The three men - police chief Francisco Díaz, Sandinista Youth leader Fidel Moreno, and José Francisco López, treasurer of the Sandinista party and vice president of a Venezuela-Nicaragua joint oil investment enterprise, ALBANISA - were being punished for their role in "horrendous human rights abuses and corruption," according to a senior U.S. official who briefed reporters on a telephone conference call.
"The U.S. will not stand idly by," said one official who reiterated that the Trump administration was supporting valls for early elections in Nicaragua to remove President Daniel Ortega. The officials said the Trump adminstration "will hold accountable those responsible for the ongoing campaign of violence and intimidation of the Nicaraguan government against its people."
In a separate statement, the U.S. Treasury Department condemned the violence which it blamed of security forces, citing the beatings of journalists, attacks against local TV and radio stations, and assaults on mothers mourning the deaths of their children.
“The violence perpetrated by the government of Nicaraguan President Daniel Ortega against the Nicaraguan people and the efforts of those close to the Ortega regime to illicitly enrich themselves is deeply disturbing and completely unacceptable,” said Sigal Mandelker, Under Secretary of the Treasury for Terrorism and Financial Intelligence. “President Ortega and his inner circle continue to violate basic freedoms of innocent civilians while ignoring the Nicaraguan people’s calls for the democratic reforms they demand, including free, fair, and transparent elections."
Nicaragua is in the grip of a three-month-old political crisis that has seen more than 200 people killed in street protests, mostly by gunfire from police and progovernment paramilitaries. The crisis erupted when Ortega, a 72-year-old former leftwing revolutionary, decreed a reform of the social security system which reduced benefits and increased taxes, but has since morphed into a popular uprising to end his rule.
Ortega was re-elected in 2016 to his third consecutive five year term which runs out in 2021. But the election was marred by numerous irregularities, including the choice of his wife as his vice-presidential running mate.
As a result, of the sanctions any U.S. assets belonging to the targeted officials were immediately frozen and U.S. individuals and companies, such as banks, are no longer permitted to have business dealings with them. However, it was unclear if any of the three men have assets in the United States, such as homes or bank accounts.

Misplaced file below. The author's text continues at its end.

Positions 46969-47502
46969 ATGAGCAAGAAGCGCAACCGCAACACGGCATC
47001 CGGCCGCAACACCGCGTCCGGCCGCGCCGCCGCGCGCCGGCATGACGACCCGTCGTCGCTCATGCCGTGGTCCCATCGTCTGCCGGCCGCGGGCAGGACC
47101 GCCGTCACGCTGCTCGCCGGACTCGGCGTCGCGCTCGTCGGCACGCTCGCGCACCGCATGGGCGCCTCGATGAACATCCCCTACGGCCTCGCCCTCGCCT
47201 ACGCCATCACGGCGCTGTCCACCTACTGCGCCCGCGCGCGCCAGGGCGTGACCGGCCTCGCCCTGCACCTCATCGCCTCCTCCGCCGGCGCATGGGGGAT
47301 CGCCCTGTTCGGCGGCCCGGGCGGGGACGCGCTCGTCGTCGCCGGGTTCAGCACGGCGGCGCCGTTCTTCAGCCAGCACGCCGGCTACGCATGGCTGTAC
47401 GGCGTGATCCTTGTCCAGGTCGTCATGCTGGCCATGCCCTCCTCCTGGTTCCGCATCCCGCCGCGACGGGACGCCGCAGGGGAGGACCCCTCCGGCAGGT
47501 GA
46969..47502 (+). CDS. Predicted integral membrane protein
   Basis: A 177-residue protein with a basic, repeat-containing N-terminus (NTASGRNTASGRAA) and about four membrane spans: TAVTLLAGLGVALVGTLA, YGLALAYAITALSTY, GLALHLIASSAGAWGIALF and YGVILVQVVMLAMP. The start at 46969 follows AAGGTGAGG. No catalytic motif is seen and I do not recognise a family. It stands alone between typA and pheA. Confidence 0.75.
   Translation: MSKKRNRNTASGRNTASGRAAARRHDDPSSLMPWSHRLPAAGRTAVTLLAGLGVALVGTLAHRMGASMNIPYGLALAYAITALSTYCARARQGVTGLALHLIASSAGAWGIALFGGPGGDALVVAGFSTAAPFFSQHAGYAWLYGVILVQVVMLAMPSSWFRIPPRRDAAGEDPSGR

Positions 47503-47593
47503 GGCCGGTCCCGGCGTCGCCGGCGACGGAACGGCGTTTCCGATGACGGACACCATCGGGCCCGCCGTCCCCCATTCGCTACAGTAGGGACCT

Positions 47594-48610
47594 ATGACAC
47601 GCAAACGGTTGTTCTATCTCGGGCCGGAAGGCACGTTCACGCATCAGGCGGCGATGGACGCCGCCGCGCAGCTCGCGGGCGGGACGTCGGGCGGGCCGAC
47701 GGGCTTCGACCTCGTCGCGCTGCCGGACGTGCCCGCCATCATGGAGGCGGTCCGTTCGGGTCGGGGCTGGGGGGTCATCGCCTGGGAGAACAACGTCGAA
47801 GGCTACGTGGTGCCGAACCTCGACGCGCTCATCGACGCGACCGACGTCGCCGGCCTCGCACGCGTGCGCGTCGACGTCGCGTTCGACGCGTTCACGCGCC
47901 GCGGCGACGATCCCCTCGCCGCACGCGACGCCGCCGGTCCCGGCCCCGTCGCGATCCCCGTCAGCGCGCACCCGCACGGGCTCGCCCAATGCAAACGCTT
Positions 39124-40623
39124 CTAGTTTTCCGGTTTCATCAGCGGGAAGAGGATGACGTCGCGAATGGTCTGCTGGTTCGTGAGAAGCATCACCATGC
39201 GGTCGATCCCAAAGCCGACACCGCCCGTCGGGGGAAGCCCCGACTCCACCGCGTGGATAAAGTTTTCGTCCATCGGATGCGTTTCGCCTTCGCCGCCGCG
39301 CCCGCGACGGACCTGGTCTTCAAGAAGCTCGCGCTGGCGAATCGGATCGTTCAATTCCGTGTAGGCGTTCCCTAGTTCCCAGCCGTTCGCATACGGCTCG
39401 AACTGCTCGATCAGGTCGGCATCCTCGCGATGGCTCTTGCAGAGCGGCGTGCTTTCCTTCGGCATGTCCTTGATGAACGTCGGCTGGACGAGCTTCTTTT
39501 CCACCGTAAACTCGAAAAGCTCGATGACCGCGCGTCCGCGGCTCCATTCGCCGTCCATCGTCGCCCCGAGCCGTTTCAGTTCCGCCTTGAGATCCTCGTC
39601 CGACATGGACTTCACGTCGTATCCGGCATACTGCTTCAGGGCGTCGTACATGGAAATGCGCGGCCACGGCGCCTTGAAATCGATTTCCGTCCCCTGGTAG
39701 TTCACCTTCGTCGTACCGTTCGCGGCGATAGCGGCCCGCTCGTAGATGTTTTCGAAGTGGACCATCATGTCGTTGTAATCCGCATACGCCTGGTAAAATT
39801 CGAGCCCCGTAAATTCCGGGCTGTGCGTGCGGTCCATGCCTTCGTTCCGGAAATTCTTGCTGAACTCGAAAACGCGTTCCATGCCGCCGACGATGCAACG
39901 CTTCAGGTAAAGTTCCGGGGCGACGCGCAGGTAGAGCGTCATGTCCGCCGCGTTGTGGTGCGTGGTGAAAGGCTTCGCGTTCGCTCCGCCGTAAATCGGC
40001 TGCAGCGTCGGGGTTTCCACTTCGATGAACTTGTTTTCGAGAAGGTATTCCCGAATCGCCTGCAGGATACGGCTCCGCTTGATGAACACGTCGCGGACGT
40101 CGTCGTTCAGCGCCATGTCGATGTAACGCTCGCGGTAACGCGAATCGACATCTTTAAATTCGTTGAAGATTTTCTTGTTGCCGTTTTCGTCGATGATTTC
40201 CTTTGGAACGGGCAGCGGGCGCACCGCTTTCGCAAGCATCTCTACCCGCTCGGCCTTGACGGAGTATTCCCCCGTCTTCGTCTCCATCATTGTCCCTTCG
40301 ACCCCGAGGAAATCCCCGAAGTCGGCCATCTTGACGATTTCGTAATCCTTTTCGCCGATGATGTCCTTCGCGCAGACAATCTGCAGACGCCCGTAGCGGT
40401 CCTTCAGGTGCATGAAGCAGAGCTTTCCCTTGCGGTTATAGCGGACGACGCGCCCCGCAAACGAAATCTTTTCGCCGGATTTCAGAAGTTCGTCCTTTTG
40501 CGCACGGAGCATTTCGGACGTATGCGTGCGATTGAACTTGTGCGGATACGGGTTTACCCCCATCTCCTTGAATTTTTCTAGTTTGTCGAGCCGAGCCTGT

López, 67, who is also president of the state-owned oil company Petronic, used his position for his own benefit and that of his family, and "has placed numerous individuals throughout the government who have helped him steal millions of dollars on an annual basis," according to the Treasury Department statement. It noted that senior officials within the Nicaraguan government and the FSLN "have used ALBANISA funds to purchase television and radio stations, hotels, cattle ranches, electricity generation plants, and pharmaceutical laboratories."
Díaz, 56, is the father-in-law of one Ortega and Murillo's children and current de facto head of the National Police. The official police chief, commissioner Aminta Granera, submitted her resignation at the end of April after ten years in office. However, to date, it has not been made official. Granera's role had been reduced to mostly protocol and public relations, while the practical command of the institution was exercised by Díaz.
"Under Diaz’s command the NNP has engaged in serious human rights abuse against the people of Nicaragua, including extrajudicial killings," the U.S. Treasury Department said. It cited an incident in June when masked gunmen accompanied by individuals identified by witnesses as Nicaraguan police set fire to a family home in Managua, killing six, including two young children. "When neighbors attempted to help, the police allegedly shot at them, preventing the would-be rescuers from reaching the family," the statement said.
The Treasury Department also accused the Nicaraguan police of approaching gang leaders in Nicaragua "for support in attacking anti-government protesters and have been accused of indiscriminately firing on, and killing, peaceful protestors."
Moreno, 44, is the secretary of the Mayor of Managua and the right arm of the presidential couple, especially Murillo. Moreno exercises the true authority in the municipality and has been appointed to lead the notorious Sandinista Youth 'turbas' (mobs) and paramilitary groups, which are allegedly organized from the mayor's office.
"Moreno has been personally implicated in ordering attacks on protesters as far back as 2013, when elderly and young people who were peacefully protesting reduced retirement pensions were violently dislodged from their encampment by members of the Sandinista Youth," the Treasury Department said. It also accused him of orchestrating the use of motorcyclists to violently attack anti-government marches. "Moreno has been accused of stealing large sums of money from Managua municipal projects, as well as using municipal funds to pay for FSLN party activities," it added.